The Odyssey is an Ancient Greek epic poem which tells the story of Odysseus as he travels home after the Trojan war. He must face many dangers (and beautiful goddesses) on his journey to his homeland of Ithaca, but his troubles will not end when he reaches home. Back in Ithaca, his wife Penelope is being courted by many suitors who declare that Odysseus must be dead by now and she needs to choose a new husband. Odysseus’, Telemachus, is also in danger as Penelope’s suitors plot his death. How will Odysseus get home? And will Penelope accept a new husband before he makes it?
The Odyssey is a classic text that I studied at university and I actually used parts of Wilson’s translation for my dissertation last year. However, I had not read her translation in full and was keen to do so.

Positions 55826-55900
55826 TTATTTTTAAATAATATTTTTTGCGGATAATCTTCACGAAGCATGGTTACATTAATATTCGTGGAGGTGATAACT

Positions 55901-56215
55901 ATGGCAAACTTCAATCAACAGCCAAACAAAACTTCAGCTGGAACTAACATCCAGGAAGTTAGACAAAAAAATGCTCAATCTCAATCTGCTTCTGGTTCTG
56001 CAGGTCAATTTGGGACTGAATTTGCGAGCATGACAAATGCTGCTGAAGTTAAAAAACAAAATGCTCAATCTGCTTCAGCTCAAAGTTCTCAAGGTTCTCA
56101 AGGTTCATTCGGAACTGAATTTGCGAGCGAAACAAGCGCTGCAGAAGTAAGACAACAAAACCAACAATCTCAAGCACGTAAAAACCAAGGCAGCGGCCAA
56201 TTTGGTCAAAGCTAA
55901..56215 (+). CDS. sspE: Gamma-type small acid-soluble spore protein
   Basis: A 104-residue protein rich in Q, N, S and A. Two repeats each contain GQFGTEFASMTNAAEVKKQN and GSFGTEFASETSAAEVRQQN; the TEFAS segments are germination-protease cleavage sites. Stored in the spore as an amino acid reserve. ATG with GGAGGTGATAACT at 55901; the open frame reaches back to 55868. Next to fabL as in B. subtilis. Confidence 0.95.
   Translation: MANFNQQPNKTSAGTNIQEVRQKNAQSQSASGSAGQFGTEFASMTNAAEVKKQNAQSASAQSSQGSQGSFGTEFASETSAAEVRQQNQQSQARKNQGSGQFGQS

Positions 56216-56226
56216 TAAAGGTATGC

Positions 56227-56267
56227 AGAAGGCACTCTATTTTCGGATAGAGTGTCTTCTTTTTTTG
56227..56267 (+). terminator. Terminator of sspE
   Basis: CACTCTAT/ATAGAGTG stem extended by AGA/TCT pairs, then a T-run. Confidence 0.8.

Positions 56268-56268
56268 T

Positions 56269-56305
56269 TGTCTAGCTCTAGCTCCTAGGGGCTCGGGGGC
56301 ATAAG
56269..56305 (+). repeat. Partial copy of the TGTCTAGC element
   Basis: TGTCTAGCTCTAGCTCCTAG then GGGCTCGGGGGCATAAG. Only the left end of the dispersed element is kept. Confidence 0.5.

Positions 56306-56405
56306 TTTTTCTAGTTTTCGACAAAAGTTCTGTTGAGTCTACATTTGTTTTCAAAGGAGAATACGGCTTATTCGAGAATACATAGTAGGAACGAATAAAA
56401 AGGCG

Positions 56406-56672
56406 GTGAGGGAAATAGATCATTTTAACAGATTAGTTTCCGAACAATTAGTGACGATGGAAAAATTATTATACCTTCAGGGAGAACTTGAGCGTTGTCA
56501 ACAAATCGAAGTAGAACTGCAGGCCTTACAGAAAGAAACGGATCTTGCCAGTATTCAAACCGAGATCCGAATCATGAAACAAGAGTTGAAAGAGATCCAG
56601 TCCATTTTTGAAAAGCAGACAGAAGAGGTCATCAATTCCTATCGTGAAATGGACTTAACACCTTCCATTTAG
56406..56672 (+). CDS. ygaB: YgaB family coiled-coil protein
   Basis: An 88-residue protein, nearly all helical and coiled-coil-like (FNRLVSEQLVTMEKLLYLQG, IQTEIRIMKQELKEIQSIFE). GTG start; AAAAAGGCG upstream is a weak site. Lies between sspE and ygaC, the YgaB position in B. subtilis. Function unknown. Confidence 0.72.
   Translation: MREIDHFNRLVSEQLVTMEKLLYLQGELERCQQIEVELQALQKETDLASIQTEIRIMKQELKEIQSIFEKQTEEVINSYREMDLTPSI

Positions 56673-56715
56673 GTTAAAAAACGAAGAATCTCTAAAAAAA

Emily Wilson’s translation is the first published translation of The Odyssey by a female, and that definitely contributed to my desire to read it. I was also intrigued to read such a recent translation of the epic poem.
This edition has some great extra content, including an introduction, note from Wilson, and glossary (with details of pronunciation – very helpful!).
The translation itself is written in verse with beautiful, clear writing.
I found Wilson’s word choices to be very interesting, and having looked partly at the Homeric epithet during my studies, I was interested by how she used this herself.
If you are looking to read The Odyssey, I would definitely recommend this translation. I would especially recommend reading The Odyssey if you like Greek mythology / retellings and would like to read one of the original texts. I think that this translation would be good for both people who are new to The Odyssey as well as those who are more familiar with it.